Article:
Abstract

New compound eye systems for nonunity magnification projection are shown. As all the beams of light on the optical axes of erect or inverted real image systems intersect perpendicular to the object and image planes in these systems, it becomes possible to get rid of any local variation in magnification, which deteriorates the image quality of earlier compound eye systems.

© 1990 Optical Society of America

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References

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  1. J. D. Rees, D. Kay, W. L. Lama, “Gradient Index Lens Array Having Reducing Properties,” U.S. Patent4,331,380 (25May1982).
  2. M. Nishikawa, “Non-Unity Magnification Projection Systems,” Japanese Patent Laid-Open Publication45420 (14Mar.1984).
  3. M. Nishikawa, “Non-Unity Magnification Projection Systems Using Lens Arrays,” Japanese Patent Laid-Open Publication198422 (10Nov.1984).
  4. J. D. Rees, W. L. Lama, “Reduction/Enlargement Gradient-Index Lens Arrays,” Appl. Opt. 23, 1715–1724 (1984).
    [CrossRef] [PubMed]
  5. J. F. Goldenberg, J. J. Miceli, D. T. Moore, “Photocopy Reduction Arrays: Design and Analysis,” Appl. Opt. 24, 4288–4296 (1985).
    [CrossRef] [PubMed]
  6. K. Araki, “Optical Projection System,” U.S. Patent4,750,022 (7June1988).

1985 (1)

1984 (1)

Araki, K.

K. Araki, “Optical Projection System,” U.S. Patent4,750,022 (7June1988).

Goldenberg, J. F.

Kay, D.

J. D. Rees, D. Kay, W. L. Lama, “Gradient Index Lens Array Having Reducing Properties,” U.S. Patent4,331,380 (25May1982).

Lama, W. L.

J. D. Rees, W. L. Lama, “Reduction/Enlargement Gradient-Index Lens Arrays,” Appl. Opt. 23, 1715–1724 (1984).
[CrossRef] [PubMed]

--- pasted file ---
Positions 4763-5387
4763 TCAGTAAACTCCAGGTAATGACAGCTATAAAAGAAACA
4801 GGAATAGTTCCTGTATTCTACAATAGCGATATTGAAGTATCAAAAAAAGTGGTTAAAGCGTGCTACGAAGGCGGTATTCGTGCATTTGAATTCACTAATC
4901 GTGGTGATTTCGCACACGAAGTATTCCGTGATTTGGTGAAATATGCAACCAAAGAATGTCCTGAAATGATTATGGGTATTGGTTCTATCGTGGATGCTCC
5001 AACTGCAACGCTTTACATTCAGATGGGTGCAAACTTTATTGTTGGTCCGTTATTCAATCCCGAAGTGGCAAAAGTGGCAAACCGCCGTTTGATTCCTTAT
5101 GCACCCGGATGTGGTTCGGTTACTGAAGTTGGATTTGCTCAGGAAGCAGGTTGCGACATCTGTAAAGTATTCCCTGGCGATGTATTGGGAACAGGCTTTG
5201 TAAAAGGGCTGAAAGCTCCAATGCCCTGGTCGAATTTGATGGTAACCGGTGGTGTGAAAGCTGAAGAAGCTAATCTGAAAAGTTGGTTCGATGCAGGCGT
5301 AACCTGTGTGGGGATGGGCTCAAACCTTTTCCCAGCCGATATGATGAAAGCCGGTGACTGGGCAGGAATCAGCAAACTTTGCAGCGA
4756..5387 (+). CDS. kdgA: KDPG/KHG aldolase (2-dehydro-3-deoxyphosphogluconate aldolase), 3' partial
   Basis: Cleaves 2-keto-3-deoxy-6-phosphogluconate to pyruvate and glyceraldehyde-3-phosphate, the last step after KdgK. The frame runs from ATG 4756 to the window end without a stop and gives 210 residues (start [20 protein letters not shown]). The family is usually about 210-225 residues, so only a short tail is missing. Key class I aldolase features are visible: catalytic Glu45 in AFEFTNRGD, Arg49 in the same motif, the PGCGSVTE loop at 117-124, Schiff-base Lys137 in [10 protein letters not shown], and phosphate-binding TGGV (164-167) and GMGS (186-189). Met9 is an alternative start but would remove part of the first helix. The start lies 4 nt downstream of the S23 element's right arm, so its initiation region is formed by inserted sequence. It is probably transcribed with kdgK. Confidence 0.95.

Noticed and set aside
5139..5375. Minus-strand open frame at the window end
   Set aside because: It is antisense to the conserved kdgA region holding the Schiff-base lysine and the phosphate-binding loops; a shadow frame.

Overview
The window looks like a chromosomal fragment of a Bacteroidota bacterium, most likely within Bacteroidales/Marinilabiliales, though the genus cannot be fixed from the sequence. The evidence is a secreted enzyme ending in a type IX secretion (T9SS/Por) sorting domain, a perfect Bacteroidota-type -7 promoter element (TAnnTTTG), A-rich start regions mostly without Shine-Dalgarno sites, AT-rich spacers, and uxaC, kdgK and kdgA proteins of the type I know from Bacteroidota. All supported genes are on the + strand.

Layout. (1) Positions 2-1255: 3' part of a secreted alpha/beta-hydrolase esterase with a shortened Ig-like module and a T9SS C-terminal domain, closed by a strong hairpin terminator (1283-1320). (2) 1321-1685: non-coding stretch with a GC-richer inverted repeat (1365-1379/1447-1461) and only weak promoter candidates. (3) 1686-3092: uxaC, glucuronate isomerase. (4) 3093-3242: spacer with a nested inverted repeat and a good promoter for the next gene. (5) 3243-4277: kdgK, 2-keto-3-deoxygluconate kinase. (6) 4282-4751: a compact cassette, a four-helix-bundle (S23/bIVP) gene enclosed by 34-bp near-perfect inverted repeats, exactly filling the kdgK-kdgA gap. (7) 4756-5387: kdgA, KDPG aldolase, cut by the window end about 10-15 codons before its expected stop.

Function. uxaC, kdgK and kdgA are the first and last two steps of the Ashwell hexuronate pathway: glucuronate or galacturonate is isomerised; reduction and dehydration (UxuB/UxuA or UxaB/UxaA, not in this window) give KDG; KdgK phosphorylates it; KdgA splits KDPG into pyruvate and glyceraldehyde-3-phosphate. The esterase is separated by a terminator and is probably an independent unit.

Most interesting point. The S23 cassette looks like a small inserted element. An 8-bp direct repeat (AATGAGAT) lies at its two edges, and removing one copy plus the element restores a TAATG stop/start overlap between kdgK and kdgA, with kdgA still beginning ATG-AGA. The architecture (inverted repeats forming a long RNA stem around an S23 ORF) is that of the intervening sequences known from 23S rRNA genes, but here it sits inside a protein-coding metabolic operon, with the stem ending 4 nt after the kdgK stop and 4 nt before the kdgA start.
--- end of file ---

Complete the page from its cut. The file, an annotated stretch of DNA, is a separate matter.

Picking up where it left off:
J. D. Rees, D. Kay, W. L. Lama, “Gradient Index Lens Array Having Reducing Properties,” U.S. Patent4,331,380 (25May1982).

Miceli, J. J.

Moore, D. T.

Nishikawa, M.

M. Nishikawa, “Non-Unity Magnification Projection Systems,” Japanese Patent Laid-Open Publication45420 (14Mar.1984).

M. Nishikawa, “Non-Unity Magnification Projection Systems Using Lens Arrays,” Japanese Patent Laid-Open Publication198422 (10Nov.1984).

Rees, J. D.

J. D. Rees, W. L. Lama, “Reduction/Enlargement Gradient-Index Lens Arrays,” Appl. Opt. 23, 1715–1724 (1984).
[CrossRef] [PubMed]

J. D. Rees, D. Kay, W. L. Lama, “Gradient Index Lens Array Having Reducing Properties,” U.S. Patent4,331,380 (25May1982).

Appl. Opt. (2)

Other (4)

K. Araki, “Optical Projection System,” U.S. Patent4,750,022 (7June1988).

J. D. Rees, D. Kay, W. L. Lama, “Gradient Index Lens Array Having Reducing Properties,” U.S. Patent4,331,380 (25May1982).

M. Nishikawa, “Non-Unity Magnification Projection Systems,” Japanese Patent Laid-Open Publication45420 (14Mar.1984).

M. Nishikawa, “Non-Unity Magnification Projection Systems Using Lens Arrays,” Japanese Patent Laid-Open Publication198422 (10Nov.1984).

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Figures (19)

Fig. 1
Fig. 1

Compound eye system of erect unity (one to one) magnification: (1) object plane; (2) image plane; (3) compound eye system; and IS is an image system.

Fig. 2
Fig. 2